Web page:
This dissertation explores the spread and articulation of Garveyism—the political movement spearheaded by Jamaican activist Marcus Garvey—across Africa, the greater Caribbean, and the United States in the years following the First World War. Scholarship on Garveyism has remained fixed within a conceptual framework that views the movement synonymously with the rise and fall of Garvey's organization, the Universal Negro Improvement Association (UNIA), and which focuses predominantly on the activities of the organization in the United States. This study argues that Garveyism is more fully rendered as a global endeavor of network-building, consciousness-raising, and activism that extended beyond the operational parameters of the UNIA, influenced a diverse array of regionally-constituted political projects, and nurtured the flowering of a profoundly "Garveyist" period in the history of the African diaspora. It did so by sustaining and disseminating a thrilling vision of international politics that suggested the inexorable liberation of the world's "colored" majority; by offering its followers a powerful diasporic identity within which to project their aspirations and negotiate extant relations of power; and by providing a flexible framework within which organized communities could react to local conditions and opportunities. This work was manifested in the persistence of local UNIA divisions in the United States, particularly in the rural South, and in the development of a regional mode of postwar labor politics in the greater Caribbean. In Africa, Garveyist organizing helped facilitate challenges to colonial regimes in a variety of guises, including millennial religious revivals, "Welfare Association" politics, and the politics of tribal representation. The Age of Garvey was defined not by the spectacle of the UNIA—its shipping lines, colonization schemes, and boisterous international conventions—but by the comparably mundane work of organization and preparation being done behind the scenes. By sustaining vibrant containers of locally-controlled, diasporically-framed, and mass-based politics, Garveyites provided a training ground for a rising generation of activists. And they nurtured a rich organizational network that laid the foundation for the titanic struggles against domestic inequality, colonial domination, and economic exploitation that followed.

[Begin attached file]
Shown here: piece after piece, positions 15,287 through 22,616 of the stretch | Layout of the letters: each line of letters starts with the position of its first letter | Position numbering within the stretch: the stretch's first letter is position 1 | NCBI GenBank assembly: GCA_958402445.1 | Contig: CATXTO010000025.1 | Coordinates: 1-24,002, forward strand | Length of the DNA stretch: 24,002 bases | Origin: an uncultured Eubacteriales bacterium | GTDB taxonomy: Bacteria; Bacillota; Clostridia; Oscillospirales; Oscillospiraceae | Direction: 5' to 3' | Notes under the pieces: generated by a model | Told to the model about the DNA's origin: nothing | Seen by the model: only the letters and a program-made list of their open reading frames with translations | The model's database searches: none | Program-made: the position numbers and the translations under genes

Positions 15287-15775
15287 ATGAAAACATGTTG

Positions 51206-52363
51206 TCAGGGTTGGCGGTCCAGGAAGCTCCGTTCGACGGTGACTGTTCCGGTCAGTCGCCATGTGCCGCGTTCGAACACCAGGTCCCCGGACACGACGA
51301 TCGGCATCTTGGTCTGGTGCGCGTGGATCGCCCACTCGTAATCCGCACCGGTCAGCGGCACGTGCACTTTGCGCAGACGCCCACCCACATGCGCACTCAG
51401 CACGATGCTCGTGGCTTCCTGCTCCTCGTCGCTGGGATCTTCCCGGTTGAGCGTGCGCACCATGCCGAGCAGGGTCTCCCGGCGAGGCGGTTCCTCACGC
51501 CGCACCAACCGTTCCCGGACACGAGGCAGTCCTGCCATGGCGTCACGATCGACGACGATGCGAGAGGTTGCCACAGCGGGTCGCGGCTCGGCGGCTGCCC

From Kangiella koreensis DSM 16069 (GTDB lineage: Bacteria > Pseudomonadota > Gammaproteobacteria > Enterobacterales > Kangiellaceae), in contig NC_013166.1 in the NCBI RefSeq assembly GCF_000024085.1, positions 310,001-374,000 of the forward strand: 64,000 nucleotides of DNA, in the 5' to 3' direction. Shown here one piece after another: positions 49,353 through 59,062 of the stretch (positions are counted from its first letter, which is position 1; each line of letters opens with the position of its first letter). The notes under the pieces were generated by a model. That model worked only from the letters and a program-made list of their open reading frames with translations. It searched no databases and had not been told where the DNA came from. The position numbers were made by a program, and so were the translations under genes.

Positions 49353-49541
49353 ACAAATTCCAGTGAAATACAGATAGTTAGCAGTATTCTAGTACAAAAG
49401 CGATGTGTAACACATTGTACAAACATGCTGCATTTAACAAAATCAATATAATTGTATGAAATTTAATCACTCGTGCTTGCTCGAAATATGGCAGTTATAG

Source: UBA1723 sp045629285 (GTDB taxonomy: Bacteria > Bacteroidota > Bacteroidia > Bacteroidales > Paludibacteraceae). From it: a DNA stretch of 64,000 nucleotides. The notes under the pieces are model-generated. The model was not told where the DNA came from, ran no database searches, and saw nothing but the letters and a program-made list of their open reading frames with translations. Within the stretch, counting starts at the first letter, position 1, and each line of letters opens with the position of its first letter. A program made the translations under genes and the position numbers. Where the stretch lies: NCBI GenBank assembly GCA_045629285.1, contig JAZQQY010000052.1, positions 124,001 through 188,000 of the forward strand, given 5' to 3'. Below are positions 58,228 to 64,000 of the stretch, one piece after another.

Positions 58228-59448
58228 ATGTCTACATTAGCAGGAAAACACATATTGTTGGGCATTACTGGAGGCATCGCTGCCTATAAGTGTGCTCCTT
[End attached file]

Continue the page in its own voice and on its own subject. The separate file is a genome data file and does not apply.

|Advisor:||Higginbotham, Evelyn Brooks|
|School Location:||United States -- Massachusetts|
|Source:||DAI-A 72/09, Dissertation Abstracts International|
|Subjects:||Black history, African history, Latin American history, American history|
|Keywords:||Africa, African diaspora, Caribbean, Diaspora, Garveyism, UNIA, Universal Negro Improvement Association|
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